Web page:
Teens' drug and drink film under fire

AN OUTRAGED deputy mayor last night criticised a film depicting school children drinking and taking drugs - claiming it promoted breaking the law.

Dave Gooderham

AN OUTRAGED deputy mayor last night criticised a film depicting school children drinking and taking drugs - claiming it promoted breaking the law.

Teenagers taking part in a filmmaking workshop were given a free rein on their subject choice and chose to have fellow youngsters act out scenes of drinking and drug taking as well as scenes of theft.

Project leaders defended the film, saying it was a way of highlighting serious issues affecting the young, but the graphic images left one councillor close to walking out of a recent screening.

Sudbury deputy mayor, John Sayers, said: “I thought the subject matter was terrible and it sent out the wrong message. It depicted things children shouldn't do - like pilfering from shops, taking drugs and drinking alcohol. It was all the things we are trying to get out of society and all the things police are trying to stamp out.

“I was taken aback to be honest as I don't think these things should be highlighted and I know others felt the same. Film making is an activity that should be promoted in schools. But the content was of a sensitive nature and the images left nothing to the imagination.”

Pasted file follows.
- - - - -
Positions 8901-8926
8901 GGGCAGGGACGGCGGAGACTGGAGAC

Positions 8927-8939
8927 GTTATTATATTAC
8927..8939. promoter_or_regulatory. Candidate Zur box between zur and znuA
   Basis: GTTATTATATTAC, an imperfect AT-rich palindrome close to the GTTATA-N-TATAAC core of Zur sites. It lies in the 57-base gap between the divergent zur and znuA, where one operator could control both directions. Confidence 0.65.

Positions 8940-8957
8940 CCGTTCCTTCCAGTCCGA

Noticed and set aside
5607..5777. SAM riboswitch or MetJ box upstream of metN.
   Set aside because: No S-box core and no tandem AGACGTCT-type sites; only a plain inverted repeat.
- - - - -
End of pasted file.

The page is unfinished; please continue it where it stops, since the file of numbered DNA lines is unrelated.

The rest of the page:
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More than a dozen teenagers from Sudbury and Great Cornard upper schools took part in a six-week filmmaking workshop, run by Cornard-based Offshoot Films. Some of the scenes included youngsters acting out thefts from shops, taking drugs at home and drinking alcohol.

Paul Press, who runs the company, said he wanted to allow young participants to choose their own topics and encouraged them to pick issues that affected their lives.

He explained: “I don't believe this promotes any kind of behaviour and personally I don't think these issues should be hidden. The young people chose these topics and they wanted to show off their films to the public. I personally wouldn't have made a couple of the films but that is what the youngsters wanted to do and I wanted to give them free rein. I think the films raise awareness and tackle issues to a certain extent.”

Mr Press started the company three years ago and has since worked with schools across the county in a bid to give youngsters a chance to learn about film making.

He added: “We allow the youngsters to use professional equipment and film and edit everything themselves. We find they enjoy the work and it is very beneficial for them. We had heard concern that some of the films shouldn't have been made but we have also had mountains of positive feedback.”

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